Thousands of migrants a week land in Sicily and threaten to turn the island into a new Greece as authorities refuse to let migrants leave.
In the past 36 hours over 1,300 migrants were rescued from drowning in the Mediterranean as they made the voyage from North Africa to Europe. The migrants were all sent to the Italian island of Sicily where they join tens of thousands of other migrants who have crossed successfully or have been rescued by European coastguards.
Sicily has become the last hope for migrants trying to get into the European Union (EU), but many who land on the island may be stranded there, Der Spiegel reports, threatening to turn Sicily into another Greece.
According to the International Organization for Migration over 48,761 migrants have attempted to sail across the sea from North Africa to Europe in the first five months of 2016. Of those, 2,435 migrants drowned at sea before they could make it to land during that period, but EU border agency Frontex warns that the figure has already risen to 3,500 this month.
Frontex expects that the number of migrants per week will rise to 10,000 over the summer and autumn months.
The Sicilian capital of Palermo has been particularly affected by the growing number of migrants. Irene Paola Martino of Doctors without Borders (MSF) said that many of the migrants are in need of costly medical care as soon as they arrive. In particular, women, who are forced to sit at the bottom of the smugglers’ rubber dinghies, are exposed to a mixture of salt water and leaking gasoline that ends up giving them severe burns.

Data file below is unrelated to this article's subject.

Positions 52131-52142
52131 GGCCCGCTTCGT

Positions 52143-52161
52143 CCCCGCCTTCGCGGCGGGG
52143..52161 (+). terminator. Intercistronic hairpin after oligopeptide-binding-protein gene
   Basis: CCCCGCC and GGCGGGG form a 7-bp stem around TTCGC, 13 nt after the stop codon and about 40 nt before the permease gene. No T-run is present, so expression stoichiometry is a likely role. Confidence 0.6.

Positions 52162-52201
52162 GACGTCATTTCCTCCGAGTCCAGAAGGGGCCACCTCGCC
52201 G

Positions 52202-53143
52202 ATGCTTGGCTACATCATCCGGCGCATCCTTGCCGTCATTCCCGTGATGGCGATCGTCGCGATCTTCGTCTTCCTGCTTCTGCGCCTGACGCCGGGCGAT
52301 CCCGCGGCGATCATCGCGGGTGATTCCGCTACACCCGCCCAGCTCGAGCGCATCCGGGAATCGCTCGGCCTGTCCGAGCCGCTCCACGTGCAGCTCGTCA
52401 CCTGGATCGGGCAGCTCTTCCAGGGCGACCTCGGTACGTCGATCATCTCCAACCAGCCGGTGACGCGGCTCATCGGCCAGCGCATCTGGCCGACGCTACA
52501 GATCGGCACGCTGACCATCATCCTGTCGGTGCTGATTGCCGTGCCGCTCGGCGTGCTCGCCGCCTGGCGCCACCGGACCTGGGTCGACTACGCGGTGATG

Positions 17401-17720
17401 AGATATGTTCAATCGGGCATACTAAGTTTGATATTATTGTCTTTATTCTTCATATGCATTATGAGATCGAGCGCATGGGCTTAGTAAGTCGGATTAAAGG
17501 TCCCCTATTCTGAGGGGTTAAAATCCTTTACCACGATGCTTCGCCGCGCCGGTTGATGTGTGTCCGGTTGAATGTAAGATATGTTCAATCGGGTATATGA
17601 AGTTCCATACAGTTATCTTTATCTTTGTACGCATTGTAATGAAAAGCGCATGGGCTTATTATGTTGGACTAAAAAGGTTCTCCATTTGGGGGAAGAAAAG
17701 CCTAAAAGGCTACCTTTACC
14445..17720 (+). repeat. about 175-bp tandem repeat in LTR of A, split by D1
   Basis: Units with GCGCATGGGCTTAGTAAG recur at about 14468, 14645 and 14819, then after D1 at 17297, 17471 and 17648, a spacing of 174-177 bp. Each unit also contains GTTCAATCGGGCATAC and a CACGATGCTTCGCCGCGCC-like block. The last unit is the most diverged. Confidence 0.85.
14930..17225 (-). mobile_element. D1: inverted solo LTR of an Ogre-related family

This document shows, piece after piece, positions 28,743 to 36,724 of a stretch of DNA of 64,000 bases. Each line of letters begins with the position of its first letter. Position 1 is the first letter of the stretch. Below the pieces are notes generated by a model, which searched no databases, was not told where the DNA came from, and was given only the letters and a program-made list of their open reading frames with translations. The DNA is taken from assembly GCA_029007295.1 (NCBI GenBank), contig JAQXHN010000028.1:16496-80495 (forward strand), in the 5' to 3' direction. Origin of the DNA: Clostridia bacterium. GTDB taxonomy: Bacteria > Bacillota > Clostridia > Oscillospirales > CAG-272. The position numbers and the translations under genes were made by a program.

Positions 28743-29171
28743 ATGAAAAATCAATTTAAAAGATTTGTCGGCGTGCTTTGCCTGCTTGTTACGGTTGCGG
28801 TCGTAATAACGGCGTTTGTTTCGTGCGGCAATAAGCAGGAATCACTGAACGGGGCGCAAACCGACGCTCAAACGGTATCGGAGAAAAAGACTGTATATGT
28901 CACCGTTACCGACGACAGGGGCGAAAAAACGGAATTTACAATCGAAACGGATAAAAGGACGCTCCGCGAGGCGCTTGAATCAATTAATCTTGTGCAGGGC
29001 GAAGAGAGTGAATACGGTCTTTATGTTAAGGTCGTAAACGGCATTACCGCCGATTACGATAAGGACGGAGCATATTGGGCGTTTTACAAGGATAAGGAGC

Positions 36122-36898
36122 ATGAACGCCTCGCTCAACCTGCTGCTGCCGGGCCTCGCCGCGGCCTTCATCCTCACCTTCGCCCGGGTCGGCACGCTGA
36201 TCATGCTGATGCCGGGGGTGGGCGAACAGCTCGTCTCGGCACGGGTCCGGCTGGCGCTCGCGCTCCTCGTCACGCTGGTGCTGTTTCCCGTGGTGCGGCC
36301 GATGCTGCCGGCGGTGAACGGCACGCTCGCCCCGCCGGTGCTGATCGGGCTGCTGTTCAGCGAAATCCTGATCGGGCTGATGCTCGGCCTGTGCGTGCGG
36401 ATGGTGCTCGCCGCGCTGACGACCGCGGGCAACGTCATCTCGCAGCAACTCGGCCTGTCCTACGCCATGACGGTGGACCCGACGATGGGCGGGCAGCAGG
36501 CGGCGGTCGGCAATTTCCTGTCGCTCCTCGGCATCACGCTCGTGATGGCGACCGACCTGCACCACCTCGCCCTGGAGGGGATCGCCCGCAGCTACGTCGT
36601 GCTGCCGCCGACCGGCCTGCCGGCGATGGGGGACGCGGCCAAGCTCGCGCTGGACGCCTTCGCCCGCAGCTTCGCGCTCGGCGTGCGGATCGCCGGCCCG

Migrants who make it to Sicily are often interned in migrants centres like Centro Astalli, a converted Jesuit convent. According to social worker Emilio Cozzo the centre was previously used to help the homeless, “but now there are almost exclusively refugees,” he said.
The migrants come from all over the African continent, often from countries considered safe like Nigeria. A Frontex report on African migration earlier this year showed that many migrants from West Africa in particular are not fleeing their countries and many are not poor. The report asserted that the migrants were attempting to enter Europe purely for economic reasons and even to show off to their friends and family back home.
Earlier this year, migrants on the Italian island of Sardinia caused trouble for locals when they protested not being allowed to travel to northern Europe. According to one local lawmaker, the migrants practically held sections of the city of Cagliari hostage.
Mr. Cozzo said he only expects the migrant flow to continue to grow during the balmy summer months saying: “Now it is summer again, many will come.”